Advanced Breast Cancer

Managing Side Effects

Almost every cancer treatment can cause side effects because when cancer cells are destroyed, healthy cells often get destroyed, too. Not everyone has the same side effects, even if they have the same type of treatment for the same type of cancer. Many side effects can be managed by you and your medical team. Following are treatment types and some side effects that may occur specifically from them.


Chemotherapy acts to damage cells that divide quickly because cancer cells divide quickly. Unfortunately, it also affects normal cells that divide quickly, such as hair and nail cells and the cells lining the inside of the gastrointestinal tract. Side effects can include hair loss, nail changes, mouth sores, diarrhea, constipation, nausea and vomiting, changes in appetite and low blood cell counts.

Hormone Therapy

Hormone therapy may cause fatigue, muscle and joint pains, vaginal dryness or discharge, hot flashes and mood swings. Blood clots are a less common but more serious side effect of some hormone therapy drugs. If a blood clot develops, it is usually in a leg, but a clot there can sometimes break off and travel to the lungs, where it can pose more harm. If pain, redness or swelling develops in your calf or if you have shortness of breath or chest pain, call your doctor right away. These symptoms could be signs of a clot.

Targeted Therapy

Targeted therapies tend to damage only the cells they target, which may result in fewer side effects. Although most effects of targeted therapy are mild, some carry a risk of congestive heart failure, which usually goes away after the drug is no longer taken.

Radiation Therapy

Radiation usually damages the areas that are being targeted. Side effects may include fatigue, loss of appetite, skin changes and low blood cell counts. Whole-brain radiation therapy is associated with potential side effects such as memory loss, extreme fatigue, temporary baldness, skin rash and hearing loss.

Steroid Therapy

Corticosteroids, drugs given to help decrease swelling around the brain when there is brain metastasis, may be associated with a range of side effects. Some common side effects include weight gain, acid indigestion, muscle weakness, difficulty sleeping, mood swings, elevated blood sugar, acne and swelling of the face.

Medical Supportive Therapies

Bone-modifying drugs, which help prevent bone problems, are associated with fatigue and nausea. These drugs may also cause damage to the jawbone. Take special care of your mouth, gums and teeth; visit your dentist regularly; and avoid invasive dental work.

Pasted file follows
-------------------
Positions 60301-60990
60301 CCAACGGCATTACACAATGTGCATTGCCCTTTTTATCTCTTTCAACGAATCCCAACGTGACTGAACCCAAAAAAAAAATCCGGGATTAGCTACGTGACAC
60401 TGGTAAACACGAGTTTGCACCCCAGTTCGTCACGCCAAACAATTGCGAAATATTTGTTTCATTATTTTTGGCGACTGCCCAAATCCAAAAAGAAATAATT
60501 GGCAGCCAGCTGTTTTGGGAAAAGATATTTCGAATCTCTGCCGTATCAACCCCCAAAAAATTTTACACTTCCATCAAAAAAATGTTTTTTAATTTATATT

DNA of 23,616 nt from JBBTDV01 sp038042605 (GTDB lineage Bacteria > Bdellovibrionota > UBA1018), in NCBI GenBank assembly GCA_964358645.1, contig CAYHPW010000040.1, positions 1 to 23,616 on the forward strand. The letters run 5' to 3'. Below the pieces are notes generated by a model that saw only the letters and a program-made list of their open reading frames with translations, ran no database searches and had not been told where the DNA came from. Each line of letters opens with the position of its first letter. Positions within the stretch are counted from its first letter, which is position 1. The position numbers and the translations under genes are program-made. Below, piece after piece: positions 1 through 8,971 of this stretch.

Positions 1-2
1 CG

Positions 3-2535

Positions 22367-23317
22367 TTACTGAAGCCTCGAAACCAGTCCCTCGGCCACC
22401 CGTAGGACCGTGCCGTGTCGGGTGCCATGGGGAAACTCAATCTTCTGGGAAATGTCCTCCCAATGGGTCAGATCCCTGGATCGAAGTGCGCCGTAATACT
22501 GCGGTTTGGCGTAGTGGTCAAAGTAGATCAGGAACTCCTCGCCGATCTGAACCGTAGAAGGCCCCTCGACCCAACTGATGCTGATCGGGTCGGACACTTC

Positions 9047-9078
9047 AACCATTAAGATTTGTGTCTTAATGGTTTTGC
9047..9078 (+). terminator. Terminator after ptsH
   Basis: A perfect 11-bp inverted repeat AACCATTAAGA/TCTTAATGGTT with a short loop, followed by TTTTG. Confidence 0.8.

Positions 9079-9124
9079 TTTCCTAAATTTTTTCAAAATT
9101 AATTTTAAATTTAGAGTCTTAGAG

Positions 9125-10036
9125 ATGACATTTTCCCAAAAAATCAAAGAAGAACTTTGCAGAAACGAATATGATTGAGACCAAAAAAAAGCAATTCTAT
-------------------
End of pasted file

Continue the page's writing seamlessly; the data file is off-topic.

Be sure to tell your medical team when symptoms persist despite treatment or if you experience any new ones. They will work with you to manage your symptoms, provide you with greater control over your daily activities and improve your quality of life.


Common Side Effects


Alopecia (hair loss) is often caused by chemotherapy and radiation therapy. Hair loss associated with chemotherapy can occur all over the body, affecting not only the head but also the eyebrows, face, chest, pubic area, etc. Hair loss associated with radiation therapy occurs only in the area receiving radiation.

Management Strategies

  • Use a soft-bristled hairbrush or wide-toothed comb.
  • Ask your doctor about a cooling cap.
  • Sleep on a satin or silk pillowcase.
  • Avoid using hair dye and heating devices (dryers, curling irons, etc.).
  • Ask your doctor for a prescription for a wig which may make it eligible for insurance coverage.
  • Use a gentle, pH-balanced shampoo.

Cognitive Dysfunction

Cognitive dysfunction (“Chemo brain”) is the feeling of not being able to think clearly or having trouble remembering details, but it doesn’t just happen with chemotherapy. It can occur in people receiving many types of treatments during or after treatment.

Management Strategies

  • Use a daily planner or calendar to keep track of “to-do” lists and events.
  • Solve crossword puzzles or number games to strengthen your mental ability.
  • Focus on one thing at a time. It’s okay not to multitask.
  • Organize your home and work spaces, and keep important items, such as keys, in a specific place.


Diarrhea can be caused by many types of treatment, and it can feel like a life-interrupting event. Eliminating it or learning how to manage it can greatly improve your quality of life. Left untreated, it can lead to serious problems, such as dehydration, loss of important nutrients, weight loss and fatigue.

Management Strategies

  • Drink plenty of fluids (water and other clear liquids, such as broth).
  • Eat several small meals throughout the day rather than three big meals.
  • Ask your doctor about anti-diarrhea medications.
  • Avoid alcohol, caffeine and fatty foods.